Closeup of black radio, batteries and red flashlight illuminating darkness.
Why you might need an emergency kit and what you should put in it. Photo credit: shironagasukujira/iStock

Detroit has experienced more than a few large-scale power outages that have left families in the dark for as long as a week. Utility company DTE Energy claims to be making strides to improve its infrastructure and trim trees that put it at risk, but there’s still a long way to go. DTE estimates that grid updates will take 10 to 15 years, with 2032 being the earliest completion year. 

Because of our aging infrastructure, we’re likely to continue to deal with frequent power outages for at least another decade. Keeping an emergency kit in your home can help ease the pain when the power goes out.  

Emergency kits can be customized to fit the needs of your family, but here are some things everyone should consider keeping together in a safe place. 

Battery-operated or solar-powered lights ($5-$40)

Typically, the first thing people will think to use for light when the power goes out are candles or flashlights (we know some folks even still have gas lanterns lying around). Battery-operated flashlights are great, but candles and sources that require a flame can create a safety hazard. You’ll also want to keep extra batteries on hand for your flashlights. 

Solar-powered charging bank ($20-$100)

A lot of portable chargers on the market connect to devices via a USB cord. These are great for keeping your phone battery juiced during concerts or trips out around the city, but not the best option when the power is out for days. Opt for a solar-powered charging bank, which will allow you to stay connected a little longer. Some come equipped with micro-USB and lightning extensions on them, so you don’t have to shuffle around for a cord. There are others that come with a USB port, and if you get one of those, make sure you add charging cables to your kit. 

First-aid kit ($15-$150)

Depending on the type of storm, you may need to tend to minor scrapes and bruises. Keeping a first-aid kit that includes antiseptic wipes, pain relievers, gauze, bandages and gloves could come in handy. 

Copies of important documents and storage ($0-$30): 

Consider keeping important documents like social security cards, insurance papers, passports and birth certificates in a waterproof and fireproof pouch or container that you can easily access and move with in case of an emergency. Also, stash some emergency cash with them. Although we live in a digital world, card transactions may be difficult to make in a serious outage.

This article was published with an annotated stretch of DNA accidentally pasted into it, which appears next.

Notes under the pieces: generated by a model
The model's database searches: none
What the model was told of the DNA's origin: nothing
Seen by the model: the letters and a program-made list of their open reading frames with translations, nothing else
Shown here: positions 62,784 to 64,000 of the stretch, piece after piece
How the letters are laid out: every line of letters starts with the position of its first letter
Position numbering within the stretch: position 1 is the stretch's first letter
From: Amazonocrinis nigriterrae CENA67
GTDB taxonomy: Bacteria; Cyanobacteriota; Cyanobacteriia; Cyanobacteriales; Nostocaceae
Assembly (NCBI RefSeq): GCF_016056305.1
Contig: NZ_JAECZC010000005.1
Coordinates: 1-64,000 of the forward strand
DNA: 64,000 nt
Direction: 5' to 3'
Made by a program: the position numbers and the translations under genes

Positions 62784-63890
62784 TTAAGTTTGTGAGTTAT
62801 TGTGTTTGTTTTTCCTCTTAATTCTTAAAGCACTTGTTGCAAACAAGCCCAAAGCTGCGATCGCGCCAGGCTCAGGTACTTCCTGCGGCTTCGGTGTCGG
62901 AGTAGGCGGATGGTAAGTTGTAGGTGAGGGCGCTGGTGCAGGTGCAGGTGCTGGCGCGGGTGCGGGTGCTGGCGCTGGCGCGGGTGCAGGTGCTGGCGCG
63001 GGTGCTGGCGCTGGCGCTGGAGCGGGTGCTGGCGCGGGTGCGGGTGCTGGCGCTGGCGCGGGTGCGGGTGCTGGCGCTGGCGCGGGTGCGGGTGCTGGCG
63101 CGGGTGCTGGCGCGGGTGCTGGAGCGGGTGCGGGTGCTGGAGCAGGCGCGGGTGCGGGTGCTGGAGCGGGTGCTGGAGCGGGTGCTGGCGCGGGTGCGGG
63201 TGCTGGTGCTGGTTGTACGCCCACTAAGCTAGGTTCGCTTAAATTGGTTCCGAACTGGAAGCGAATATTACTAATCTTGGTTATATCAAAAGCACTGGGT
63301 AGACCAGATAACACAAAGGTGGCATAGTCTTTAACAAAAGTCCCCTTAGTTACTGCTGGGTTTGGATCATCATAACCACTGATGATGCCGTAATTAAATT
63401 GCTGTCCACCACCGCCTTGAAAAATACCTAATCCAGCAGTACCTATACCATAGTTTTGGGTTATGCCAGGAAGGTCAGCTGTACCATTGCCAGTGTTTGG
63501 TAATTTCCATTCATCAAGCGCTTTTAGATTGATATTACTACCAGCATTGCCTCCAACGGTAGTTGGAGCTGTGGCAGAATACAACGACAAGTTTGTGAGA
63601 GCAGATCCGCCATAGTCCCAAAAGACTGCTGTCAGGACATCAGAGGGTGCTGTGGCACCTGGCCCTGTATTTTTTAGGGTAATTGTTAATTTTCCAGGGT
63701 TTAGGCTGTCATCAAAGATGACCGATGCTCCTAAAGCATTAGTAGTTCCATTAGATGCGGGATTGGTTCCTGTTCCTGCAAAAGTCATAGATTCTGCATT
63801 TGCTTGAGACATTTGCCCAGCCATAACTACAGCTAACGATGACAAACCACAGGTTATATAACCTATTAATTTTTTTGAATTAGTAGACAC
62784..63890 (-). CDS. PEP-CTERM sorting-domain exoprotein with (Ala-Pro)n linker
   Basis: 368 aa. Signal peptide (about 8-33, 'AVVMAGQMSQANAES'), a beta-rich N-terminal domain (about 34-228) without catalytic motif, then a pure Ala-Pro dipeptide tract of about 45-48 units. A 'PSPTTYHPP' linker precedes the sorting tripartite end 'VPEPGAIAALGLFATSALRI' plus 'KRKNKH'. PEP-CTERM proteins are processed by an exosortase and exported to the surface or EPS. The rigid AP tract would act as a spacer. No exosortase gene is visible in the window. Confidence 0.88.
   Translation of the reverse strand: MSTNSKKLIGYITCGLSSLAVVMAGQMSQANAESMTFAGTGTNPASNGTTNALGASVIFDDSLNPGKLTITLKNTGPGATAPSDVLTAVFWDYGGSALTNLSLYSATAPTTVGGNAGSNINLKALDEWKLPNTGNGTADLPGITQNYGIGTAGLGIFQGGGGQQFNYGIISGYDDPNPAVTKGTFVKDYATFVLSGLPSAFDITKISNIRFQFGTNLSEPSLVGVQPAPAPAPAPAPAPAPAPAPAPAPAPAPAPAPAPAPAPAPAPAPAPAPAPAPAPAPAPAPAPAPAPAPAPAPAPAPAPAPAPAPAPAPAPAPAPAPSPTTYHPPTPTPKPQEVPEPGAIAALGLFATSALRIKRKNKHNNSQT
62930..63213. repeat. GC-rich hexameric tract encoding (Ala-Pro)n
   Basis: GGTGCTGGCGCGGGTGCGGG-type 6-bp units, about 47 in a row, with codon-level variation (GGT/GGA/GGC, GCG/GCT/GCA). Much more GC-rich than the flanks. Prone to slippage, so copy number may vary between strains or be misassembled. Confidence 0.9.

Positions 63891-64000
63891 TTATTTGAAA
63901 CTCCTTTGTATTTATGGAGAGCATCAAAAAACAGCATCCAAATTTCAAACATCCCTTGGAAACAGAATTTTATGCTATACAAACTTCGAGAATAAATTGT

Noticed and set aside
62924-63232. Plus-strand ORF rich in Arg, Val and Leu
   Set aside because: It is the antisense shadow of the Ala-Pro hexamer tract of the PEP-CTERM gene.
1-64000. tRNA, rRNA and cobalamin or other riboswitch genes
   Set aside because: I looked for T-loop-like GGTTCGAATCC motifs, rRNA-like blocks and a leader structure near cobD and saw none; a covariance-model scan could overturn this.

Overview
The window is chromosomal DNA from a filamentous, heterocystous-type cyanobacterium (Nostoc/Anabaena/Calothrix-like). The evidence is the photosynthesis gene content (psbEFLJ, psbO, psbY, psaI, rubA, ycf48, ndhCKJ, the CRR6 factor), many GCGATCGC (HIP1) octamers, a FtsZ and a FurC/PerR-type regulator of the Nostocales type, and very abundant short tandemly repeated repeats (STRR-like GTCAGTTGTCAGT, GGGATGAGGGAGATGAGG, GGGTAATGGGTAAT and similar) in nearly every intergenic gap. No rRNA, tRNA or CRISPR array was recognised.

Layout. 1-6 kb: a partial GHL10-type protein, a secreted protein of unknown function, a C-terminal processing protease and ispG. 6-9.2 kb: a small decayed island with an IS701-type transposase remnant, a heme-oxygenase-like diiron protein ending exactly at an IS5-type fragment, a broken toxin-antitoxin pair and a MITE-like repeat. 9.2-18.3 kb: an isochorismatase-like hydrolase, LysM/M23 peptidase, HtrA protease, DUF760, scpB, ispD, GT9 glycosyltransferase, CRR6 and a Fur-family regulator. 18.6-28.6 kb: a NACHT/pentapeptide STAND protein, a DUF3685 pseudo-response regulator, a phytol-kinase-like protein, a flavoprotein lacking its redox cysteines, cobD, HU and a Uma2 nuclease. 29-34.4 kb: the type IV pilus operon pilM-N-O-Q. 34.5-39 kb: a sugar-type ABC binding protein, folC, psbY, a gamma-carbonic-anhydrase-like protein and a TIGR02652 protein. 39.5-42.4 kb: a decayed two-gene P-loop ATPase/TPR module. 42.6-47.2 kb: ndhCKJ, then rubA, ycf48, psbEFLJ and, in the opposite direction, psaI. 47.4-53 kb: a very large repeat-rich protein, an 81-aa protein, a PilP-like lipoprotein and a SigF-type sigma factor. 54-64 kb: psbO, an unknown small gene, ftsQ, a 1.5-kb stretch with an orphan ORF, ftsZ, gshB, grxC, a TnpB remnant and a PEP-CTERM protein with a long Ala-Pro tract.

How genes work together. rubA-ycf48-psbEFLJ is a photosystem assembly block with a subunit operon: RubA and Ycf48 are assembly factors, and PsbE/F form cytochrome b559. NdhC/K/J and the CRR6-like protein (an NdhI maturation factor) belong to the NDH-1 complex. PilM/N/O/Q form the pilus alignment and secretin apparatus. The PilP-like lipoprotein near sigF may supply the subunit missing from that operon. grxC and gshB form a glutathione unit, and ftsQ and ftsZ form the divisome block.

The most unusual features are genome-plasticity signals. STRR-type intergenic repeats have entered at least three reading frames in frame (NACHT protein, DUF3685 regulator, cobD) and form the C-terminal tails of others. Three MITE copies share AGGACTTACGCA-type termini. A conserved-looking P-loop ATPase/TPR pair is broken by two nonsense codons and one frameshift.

Water and non-perishable foods ($5-$20)

Keep food and snacks on hand that don’t require cooking or refrigeration. If you’re going to include canned goods, be sure to add a manual can-opener ($5-$30) to your kit. Remember, a refrigerator without a power source can keep food cool for a maximum of about four hours. A full freezer can keep its temperature for up to two days. You can also consider using a cooler and dry ice to keep your refrigerated foods cooler longer. 

Blankets ($0-$100)

Depending on the weather, you’ll want blankets to keep your family comfortable and warm. Fireplaces are typically safe to use in an outage, but that does depend on the condition of your fireplace and how well it is maintained. If you choose to light your fireplace, keep all flammable materials and objects a safe distance away from flames. You can use blankets you already have, of course, and there are also camping blankets designed to be warm and fold up very small if you’re looking to save space.

Keep it ready

Remember, keep your emergency preparedness kit in a place that’s easily accessible for you, like a bedroom closet, and store items in a bag that’ll be easy to carry. If you want more ideas for building an emergency kit that’s personalized for your family, this checklist from the Michigan State Police will give you more ideas. 

Alex (she/her) believes that the best journalism is done by members of the community being served, and the stories should always reflect those people. When it comes to Detroit, the city is her playground, but her favorite place to go is the Detroit Institute of Arts.